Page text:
Tuesday, September 14, 2010

Kaswyn and the Lawyer

Okay, so I'm pretty happy right now. I took a video of Kaswyn on Monday.

video

I think that sometimes he looks just a pinch weird on his left front, but that is mainly when I got him going slow and he's a little on the forehand. I also think he looks a bit weird at the left lead canter. It kind of looks like he's dropping that shoulder a bit more than he should, but I can't see how his foot would effect that. Could simply be habit of way of going? Regardless, there is no doubt that it's better than it was before.

Also today I rode him for 20 minutes. We schooled pretty much everything, and then I put him back on the lunge to see how he looked. He still looked great.

In my heart I think we have found the problem - irritated neuromas or nerves that somehow grew back after neurectomy. Or at least a big problem that needs to be solved. If it's not the only problem, then by solving this one the other issues should become more apparent. But right now, it's looking promising.

After 5 years I might be getting my horse back. I think my heart will explode from the pride and love I feel for that animal.

I'm glad I didn't give up. And I'm glad Dr. G listened to me all those times I took my horse over to see him. The last time I went, if you'll remember, I told Dr. G what I wanted to do and if he thought it would work. He though it was a good idea so he went along with it. Later I said to him "Thank you for considering my suggestions. I appreciate that you listened to me."

Dr. G said "Let me tell you a story. I knew this guy who was a lawyer, and his son, who had just finished law school, came to work for him. He was assigned a case where this man had been accused of a crime.

"So the son has a meeting with this guy and after it's over says to his dad 'I'm not sure that went very well. We got in the room and this guy told me what he was charged with, but then told me all the things he thought I should be doing. After ten minutes I stopped him and said "Hey, I'm the lawyer here, I know what we need to do!"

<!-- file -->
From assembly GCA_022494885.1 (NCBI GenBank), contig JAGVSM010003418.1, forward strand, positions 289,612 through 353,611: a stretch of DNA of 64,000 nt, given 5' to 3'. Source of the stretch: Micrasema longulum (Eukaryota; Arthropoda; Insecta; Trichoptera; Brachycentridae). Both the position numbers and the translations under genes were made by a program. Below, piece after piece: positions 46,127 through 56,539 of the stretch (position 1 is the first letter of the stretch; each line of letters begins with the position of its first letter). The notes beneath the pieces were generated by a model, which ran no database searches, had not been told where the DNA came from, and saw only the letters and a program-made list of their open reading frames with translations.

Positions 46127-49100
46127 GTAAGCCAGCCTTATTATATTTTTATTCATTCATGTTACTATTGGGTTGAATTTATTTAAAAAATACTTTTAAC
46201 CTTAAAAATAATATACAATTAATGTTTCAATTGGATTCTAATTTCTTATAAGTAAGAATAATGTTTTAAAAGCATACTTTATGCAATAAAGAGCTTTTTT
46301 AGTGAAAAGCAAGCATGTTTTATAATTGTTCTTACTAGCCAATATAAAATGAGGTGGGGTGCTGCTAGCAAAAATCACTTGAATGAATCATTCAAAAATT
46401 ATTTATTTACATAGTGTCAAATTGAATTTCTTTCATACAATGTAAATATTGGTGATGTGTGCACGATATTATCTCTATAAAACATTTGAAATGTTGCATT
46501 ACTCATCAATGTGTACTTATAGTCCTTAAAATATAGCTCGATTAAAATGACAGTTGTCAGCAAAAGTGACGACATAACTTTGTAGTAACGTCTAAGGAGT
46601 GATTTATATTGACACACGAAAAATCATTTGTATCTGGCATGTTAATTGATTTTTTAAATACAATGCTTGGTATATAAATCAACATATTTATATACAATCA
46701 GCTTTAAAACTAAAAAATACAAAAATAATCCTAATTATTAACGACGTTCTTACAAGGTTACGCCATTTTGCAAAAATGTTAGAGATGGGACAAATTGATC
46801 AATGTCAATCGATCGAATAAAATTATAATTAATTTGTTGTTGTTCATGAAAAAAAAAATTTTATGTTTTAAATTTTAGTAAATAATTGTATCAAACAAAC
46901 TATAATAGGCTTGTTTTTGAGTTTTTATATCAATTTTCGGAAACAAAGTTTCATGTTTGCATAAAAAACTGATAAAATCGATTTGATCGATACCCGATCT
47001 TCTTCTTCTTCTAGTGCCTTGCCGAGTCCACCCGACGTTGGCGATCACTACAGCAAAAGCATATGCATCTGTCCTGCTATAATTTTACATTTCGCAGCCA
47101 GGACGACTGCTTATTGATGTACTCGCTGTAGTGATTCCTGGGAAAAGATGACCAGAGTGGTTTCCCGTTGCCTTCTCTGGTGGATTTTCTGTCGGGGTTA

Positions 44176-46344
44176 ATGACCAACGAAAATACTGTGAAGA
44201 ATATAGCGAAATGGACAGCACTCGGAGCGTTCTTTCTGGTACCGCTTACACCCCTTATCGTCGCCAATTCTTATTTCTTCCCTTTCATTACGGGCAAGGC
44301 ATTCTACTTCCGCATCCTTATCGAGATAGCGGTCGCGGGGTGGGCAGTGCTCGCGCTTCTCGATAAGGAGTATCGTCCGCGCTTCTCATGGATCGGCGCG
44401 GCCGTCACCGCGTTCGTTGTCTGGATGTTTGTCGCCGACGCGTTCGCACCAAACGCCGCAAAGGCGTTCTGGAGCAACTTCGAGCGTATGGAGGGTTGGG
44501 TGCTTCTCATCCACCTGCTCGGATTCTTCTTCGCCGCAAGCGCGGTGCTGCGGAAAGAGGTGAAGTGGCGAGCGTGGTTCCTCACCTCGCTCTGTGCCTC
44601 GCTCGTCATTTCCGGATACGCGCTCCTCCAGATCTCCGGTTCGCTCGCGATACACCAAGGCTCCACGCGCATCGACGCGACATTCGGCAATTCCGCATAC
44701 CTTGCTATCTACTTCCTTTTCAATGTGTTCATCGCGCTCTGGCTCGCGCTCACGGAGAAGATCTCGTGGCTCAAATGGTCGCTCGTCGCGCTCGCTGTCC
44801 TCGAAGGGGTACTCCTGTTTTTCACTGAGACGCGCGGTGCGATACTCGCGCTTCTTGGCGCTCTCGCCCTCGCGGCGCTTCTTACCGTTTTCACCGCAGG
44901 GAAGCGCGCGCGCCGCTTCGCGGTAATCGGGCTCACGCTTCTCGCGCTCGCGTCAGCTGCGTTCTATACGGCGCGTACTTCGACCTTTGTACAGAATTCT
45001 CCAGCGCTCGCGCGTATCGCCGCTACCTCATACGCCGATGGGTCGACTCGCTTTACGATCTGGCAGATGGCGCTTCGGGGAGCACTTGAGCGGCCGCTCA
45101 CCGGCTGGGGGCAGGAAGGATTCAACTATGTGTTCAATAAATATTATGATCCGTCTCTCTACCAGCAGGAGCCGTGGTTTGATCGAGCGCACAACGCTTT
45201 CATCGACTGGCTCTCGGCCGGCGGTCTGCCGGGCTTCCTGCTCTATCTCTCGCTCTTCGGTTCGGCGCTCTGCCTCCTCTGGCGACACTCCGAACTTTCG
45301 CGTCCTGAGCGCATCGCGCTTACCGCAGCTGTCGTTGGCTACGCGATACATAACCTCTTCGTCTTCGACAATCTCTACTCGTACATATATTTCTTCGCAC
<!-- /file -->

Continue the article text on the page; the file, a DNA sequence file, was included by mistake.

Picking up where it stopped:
"So the father says 'Big mistake. This guy, he's been living with this problem. Night and day that's all he thinks about, it's all he has time for. With you, you just had fifteen minutes to hear about it. You should always take into consideration that this guy is living it, and that he knows more about it than you could pick up in fifteen minutes.'"

"That's how I look at it with you. You're living it. You see it all the time, thinking about it. You know your horse. If you were making a big mistake, I'd tell you, but I think your suggestions are valid."

Right now the plan is to see how long he stays sound. Eleven days so far. I think the max is 6 weeks for this kind of injection. Here's hoping!

4 comments:

SoraSoul said...

Congratulations! I'm so unbelievably happy for you \o/

achieve1dream said...

Wow! Great story. You definitely have a keeper of a vet! I'm so happy for you that Kaswyn is sound. After the injection wears off what is the next step? Surgery again? Now that you know what the problem is will the surgery fix it permanently this time?

Jen said...

I'm no expert, but is it possible that the dropped shoulder is a subconscious thing to protect his foot? I know if I get used to something hurting (like a broken toe) I tend to baby it longer than is necessary by putting less weight on it even after I'm in the clear.
Since Kaswyn's "limp" is fairly pronounced at the walk but seemed to almost disappear at the trot, I wonder if the change in gait might have been enough to divert his attention away from worrying that foot will start hurting again. Am I making sense? I don't always spit it out coherently *grin*.

Rising Rainbow said...

Boy, do I understand that lawyer story from first hand experience. Sounds like you have a great vet. I have one who listens to me too. The only kind I will have. It makes such a huge difference in how things turn out for my horse.

 
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